Skip to content

John’s Horror Corner: Deep Star Six (1989)

January 21, 2013

MY CALL:  Better acting but a lower budget than Leviathan (1989), and it blaringly shows.  Monster movie fans should stick to Leviathan, but all in all this shouldn’t be too disappointing.  [C+]  IF YOU LIKE THIS WATCHLeviathan (1989); weaker acting but way more fun and effects-driven.  And, actually, K-19: The Widowmaker (2002), which features an extremely effective cast trying, and largely failing, to survive a nuclear submarine disaster.  Very intense.

Deep Star Six follows several scientists and NAVY crew setting up a deep sea missile silo.  They find that their missile platform site is on top of a large cavern system which Scarpelli (Nia Peeples; Werewolf: The Beast Among Us) is dying to investigate for new deep sea marine species.  However, Captain Phillip (Taurean Blacque; Rocky II) and crew won’t have it and they instead detonate the caverns to somehow “secure” the site and send down a probe to take video and photos of a cavern separated from the rest of the ocean for upwards of millions of years.  They lose the probe and send a small transport to recover it.  This does not go well.  They get attacked by “something” in the cavern and contact is lost—presumably they’re dead.

No sign of the monster yet in this low budget flick, just a lot of creature POV shots as it swims about.  It must be sizable because it wastes no time saying “hi” to the Star Six crew by ramming the shit out of their vessel causing considerable damage.  Additional powerful checks to the facility nearly push it into the deep chasm they created.

Because this is largely written around the characters, who rarely encounter the creature, this feels more like a disaster movie in which things are just “happening around the characters” instead of a monster movie where the creature “does things to the characters.”  So any suspense is character-driven as viewers are given little to fear in terms of this mysterious creature, which seems to respond to the facility’s lights aggressively.  When we do see the monster it’s pretty cool-looking though.  Really.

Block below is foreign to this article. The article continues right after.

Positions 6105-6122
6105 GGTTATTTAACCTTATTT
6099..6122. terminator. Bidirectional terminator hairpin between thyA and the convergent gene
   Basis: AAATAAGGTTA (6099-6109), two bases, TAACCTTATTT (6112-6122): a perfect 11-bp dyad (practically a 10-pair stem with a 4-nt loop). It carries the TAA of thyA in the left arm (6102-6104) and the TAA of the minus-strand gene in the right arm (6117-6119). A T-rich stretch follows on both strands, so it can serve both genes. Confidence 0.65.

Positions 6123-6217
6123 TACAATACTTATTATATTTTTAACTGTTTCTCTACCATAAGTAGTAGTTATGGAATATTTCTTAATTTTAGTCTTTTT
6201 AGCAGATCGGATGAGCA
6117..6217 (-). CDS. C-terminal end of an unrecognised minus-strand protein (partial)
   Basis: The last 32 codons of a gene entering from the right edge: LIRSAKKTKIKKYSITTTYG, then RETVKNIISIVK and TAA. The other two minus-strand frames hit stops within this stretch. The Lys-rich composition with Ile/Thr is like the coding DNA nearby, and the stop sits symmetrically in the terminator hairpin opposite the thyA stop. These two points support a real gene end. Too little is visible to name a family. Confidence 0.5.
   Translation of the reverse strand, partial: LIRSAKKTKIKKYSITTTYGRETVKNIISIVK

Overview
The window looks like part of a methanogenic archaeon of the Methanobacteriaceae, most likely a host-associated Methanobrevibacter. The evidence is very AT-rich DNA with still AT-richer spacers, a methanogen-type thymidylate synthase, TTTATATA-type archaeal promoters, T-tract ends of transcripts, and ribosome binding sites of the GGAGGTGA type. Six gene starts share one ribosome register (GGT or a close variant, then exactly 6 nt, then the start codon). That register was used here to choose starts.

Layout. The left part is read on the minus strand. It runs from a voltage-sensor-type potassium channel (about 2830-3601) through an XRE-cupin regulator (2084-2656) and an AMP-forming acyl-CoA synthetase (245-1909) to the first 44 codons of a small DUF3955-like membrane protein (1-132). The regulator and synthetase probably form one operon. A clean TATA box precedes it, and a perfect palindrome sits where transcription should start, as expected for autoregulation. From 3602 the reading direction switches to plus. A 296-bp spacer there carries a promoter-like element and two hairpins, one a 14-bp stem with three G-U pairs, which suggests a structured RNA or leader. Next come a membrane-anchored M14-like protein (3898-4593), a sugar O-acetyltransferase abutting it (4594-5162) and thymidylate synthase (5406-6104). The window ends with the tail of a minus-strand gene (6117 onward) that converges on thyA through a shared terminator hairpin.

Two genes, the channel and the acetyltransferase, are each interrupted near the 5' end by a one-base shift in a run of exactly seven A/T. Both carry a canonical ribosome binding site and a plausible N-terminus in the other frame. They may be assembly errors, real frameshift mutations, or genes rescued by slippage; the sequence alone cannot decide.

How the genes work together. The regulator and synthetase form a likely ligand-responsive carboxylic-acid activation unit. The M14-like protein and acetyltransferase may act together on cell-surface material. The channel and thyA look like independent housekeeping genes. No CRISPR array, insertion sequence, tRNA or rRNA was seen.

From the movie’s start, this sea monster seemed very large and extremely fast since it could ram the deep sea station and move it!  It had more effect on that station than I would on a SmartCar with a dedicated tackle.  However, when we finally meet are deep sea foe we see that this giant crocodile-lobster with sort of a Tremors’ mouth couldn’t weigh more than 5000 pounds (if not less?) and appears incapable of swimming faster than, say, maybe 15-25 mph—this thing is no sleek shark.  Big?  Sure.  Big enough to push a sea station the size of a large house into a chasm?  NO WAY!!!

Shots of the station and ocean exterior are thoroughly unimpressive, but hardly matter for one’s enjoyment of this movie.  Its budgetary wounds are stitched by credible dialogue and, for the nature of the movie, effective acting by a cast representing a solid range of characters.  Dr. Norris (Cindy Picket; Sleepwalkers), the medical officer, is most affected by the loss of a crewman.  And when the captain suffers a fatal injury Joyce (Nancy Everhard; Urban Legends: Bloody Mary) and McBride (Greg Evigan; Tek War) are forced to assume leadership roles.  Jim (Matt McCoy; The Hand That Rocks the Cradle), Scarpelli’s boyfriend, provides the comic relief.

Snyder (Miguel Ferrer; RoboCop, Tales from the Crypt, The Stand), the whiny high-strung tech on board, already wanted to be home since his four-month tour had already been extended.  This fool detonates their missile a little too close to the station.  This does not go well.  This is his first in a series of major screw-ups including accidentally killing a crewman with some weird air-pumping harpoon and getting himself killed in via decompression.

The cast is widdled down to a few who find a way to kill the aberration.  Or did they?

Leave a Reply

Fill in your details below or click an icon to log in: Logo

You are commenting using your account. Log Out /  Change )

Twitter picture

You are commenting using your Twitter account. Log Out /  Change )

Facebook photo

You are commenting using your Facebook account. Log Out /  Change )

Connecting to %s

%d bloggers like this: